Twin Peaks

ABC

April 8th marked the 24th anniversary of Twin Peaks’ premiere. But as any good fan knows, this means it’s also been 25 years since Agent Dale Cooper (Kyle MacLachlan) first visited the Black Lodge on March 26, 1989, when Sheryl Lee’s Laura Palmer whispered in his ear: “I’ll see you again in 25 years.”

For fans, it’s been a whirlwind of cherry pies and snapping fingers, but the anniversary is also a reminder of just how far David Lynch and Mark Frost’s influential show stretched. This wasn’t a little cult affair seen and quoted by few. Glimpses of the show can be seen far and wide in homages, parodies, and vague references from stage to screen, from adult comedy to children’s programming.

By this point, just about everyone has seen at least a little Twin Peaks through one of media’s many references, and here are some of the best.

Psych

There is no homage more jam-packed with Twin Peaks details than the “Dual Spires” episode of Psych. The episode not only offered up an enormous list of large and small nods to the show – including the title, locale, names, and even a white horse and a sick myna bird – but also a ton of the original show’s cast members. As the Psych pair are lured to Dual Spires to investigate the death of Paula Merral (an anagram for Laura Palmer), they meet Sheryl Lee, Dana Ashbrook, Sherilyn Fenn, Robyn Lively, Lenny von Dohlen, and Ray Wise (reprising his character on the show). They also spy one woman – the only one who actually reprises her original role – Catherine Coulson as The Log Lady.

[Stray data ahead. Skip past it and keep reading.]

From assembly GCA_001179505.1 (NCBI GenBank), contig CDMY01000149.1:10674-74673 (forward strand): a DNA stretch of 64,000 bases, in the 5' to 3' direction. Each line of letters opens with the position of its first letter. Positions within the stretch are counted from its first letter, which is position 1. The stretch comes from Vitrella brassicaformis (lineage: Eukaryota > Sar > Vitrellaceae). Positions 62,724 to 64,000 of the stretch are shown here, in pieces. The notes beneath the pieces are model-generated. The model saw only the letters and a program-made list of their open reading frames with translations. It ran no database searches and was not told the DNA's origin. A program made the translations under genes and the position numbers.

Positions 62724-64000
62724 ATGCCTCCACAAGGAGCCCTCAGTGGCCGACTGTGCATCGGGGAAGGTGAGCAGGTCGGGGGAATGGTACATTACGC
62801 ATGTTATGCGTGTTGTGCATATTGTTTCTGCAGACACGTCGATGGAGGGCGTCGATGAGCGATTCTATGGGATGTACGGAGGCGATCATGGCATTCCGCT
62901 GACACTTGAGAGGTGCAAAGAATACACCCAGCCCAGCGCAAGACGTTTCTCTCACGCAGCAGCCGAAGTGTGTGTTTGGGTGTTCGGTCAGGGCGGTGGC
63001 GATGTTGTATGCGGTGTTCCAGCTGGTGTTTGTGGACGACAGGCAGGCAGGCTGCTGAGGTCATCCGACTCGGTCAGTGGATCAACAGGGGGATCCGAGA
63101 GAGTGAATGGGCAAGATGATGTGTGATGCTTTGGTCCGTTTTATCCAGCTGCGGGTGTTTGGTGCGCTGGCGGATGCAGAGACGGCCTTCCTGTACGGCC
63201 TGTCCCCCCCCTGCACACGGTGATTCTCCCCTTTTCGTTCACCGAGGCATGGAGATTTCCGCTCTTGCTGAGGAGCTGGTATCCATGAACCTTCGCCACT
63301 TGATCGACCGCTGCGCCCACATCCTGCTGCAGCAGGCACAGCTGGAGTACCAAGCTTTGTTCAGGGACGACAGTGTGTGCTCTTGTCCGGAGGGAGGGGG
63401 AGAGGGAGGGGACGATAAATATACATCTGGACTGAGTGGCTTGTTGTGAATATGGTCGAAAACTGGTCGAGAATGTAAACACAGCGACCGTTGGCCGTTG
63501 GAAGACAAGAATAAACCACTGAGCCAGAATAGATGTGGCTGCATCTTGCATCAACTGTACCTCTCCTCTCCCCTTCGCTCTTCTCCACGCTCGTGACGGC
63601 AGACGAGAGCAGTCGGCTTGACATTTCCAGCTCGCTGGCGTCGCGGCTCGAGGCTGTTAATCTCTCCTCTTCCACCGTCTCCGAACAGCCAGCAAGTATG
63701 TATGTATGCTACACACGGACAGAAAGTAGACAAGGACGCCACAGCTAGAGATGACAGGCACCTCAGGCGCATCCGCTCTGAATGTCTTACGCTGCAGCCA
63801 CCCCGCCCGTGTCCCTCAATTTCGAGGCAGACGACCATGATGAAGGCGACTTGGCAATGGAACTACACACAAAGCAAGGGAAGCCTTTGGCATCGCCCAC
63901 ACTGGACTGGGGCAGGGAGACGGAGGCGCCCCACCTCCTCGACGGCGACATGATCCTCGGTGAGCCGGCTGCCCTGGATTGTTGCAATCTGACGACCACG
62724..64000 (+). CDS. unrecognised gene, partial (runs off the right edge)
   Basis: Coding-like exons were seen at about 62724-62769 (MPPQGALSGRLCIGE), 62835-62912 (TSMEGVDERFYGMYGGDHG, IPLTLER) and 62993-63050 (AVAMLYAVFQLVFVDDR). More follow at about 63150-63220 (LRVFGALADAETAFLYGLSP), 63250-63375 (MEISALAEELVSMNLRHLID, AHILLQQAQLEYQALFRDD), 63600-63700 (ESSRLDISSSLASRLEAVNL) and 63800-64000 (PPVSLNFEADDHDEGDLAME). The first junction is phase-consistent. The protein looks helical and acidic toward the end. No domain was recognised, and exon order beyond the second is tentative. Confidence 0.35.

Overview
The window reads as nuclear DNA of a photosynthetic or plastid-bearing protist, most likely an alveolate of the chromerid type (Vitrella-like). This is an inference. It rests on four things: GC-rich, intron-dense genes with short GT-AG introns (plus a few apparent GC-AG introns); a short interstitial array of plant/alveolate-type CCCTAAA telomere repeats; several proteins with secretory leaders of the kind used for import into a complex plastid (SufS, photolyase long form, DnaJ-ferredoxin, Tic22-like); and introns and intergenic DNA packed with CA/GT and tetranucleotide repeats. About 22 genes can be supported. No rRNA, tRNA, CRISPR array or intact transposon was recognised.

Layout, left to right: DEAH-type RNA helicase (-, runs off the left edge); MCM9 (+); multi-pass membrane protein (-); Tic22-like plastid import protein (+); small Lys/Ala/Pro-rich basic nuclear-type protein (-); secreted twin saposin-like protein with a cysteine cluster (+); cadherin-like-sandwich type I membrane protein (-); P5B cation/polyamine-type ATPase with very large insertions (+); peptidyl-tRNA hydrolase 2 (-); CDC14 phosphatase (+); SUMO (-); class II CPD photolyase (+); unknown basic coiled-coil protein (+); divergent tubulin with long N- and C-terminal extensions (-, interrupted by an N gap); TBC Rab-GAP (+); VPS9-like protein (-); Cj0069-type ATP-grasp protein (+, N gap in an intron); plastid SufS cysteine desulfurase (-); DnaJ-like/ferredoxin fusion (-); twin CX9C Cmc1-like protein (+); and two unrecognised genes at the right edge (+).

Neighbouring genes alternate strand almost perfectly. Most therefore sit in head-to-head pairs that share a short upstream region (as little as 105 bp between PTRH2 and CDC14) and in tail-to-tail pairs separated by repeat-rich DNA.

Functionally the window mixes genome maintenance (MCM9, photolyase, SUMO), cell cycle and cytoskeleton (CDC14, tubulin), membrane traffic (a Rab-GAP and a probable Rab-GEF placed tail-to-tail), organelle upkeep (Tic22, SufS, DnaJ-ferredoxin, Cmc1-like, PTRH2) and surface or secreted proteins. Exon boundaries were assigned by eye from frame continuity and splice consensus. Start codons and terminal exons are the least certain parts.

The episode remains the closest fans have come to an actual reunion. On top of the many cameos and references to sift through, the show also managed to get Julee Cruise to record a special theme song for the episode.

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Saturday Night Live


When Kyle MacLachlan was picked to kick off Saturday Night Live’s sixteenth season in 1990, Lorne Michaels’ crew threw him right into an absurd Twin Peaks sketch. His Agent Dale Cooper absolutely refuses to believe that Leo Johnson (as played by Chris Farley) is the killer – no matter how many times the truck driver confesses. Players included Phil Hartman’s spot-on Leland Palmer, Conan O’Brian as the deputy in the background, and Victoria Jackson as an even more adeptly tongue-knotting Audrey Horne.

Today, the sketch might be more notable for showcasing SNL’s on-going diversity problem. After boycotting an episode hosted by Andrew Dice Clay, Nora Dunn had been fired, leaving only Jackson and Jan Hooks as female castmembers. In the sketch, Cooper asks where the Log Lady is. Kevin Nealon responds: “There’s only two women left on Saturday Night Live, and we’ve used them both up!” – a joke that would come back when Kerry Washington hosted last year and had to rush to and fro to play a slew of black women. (In both cases, SNL added new castmembers pronto: Julia Sweeney and Sasheer Zamata.)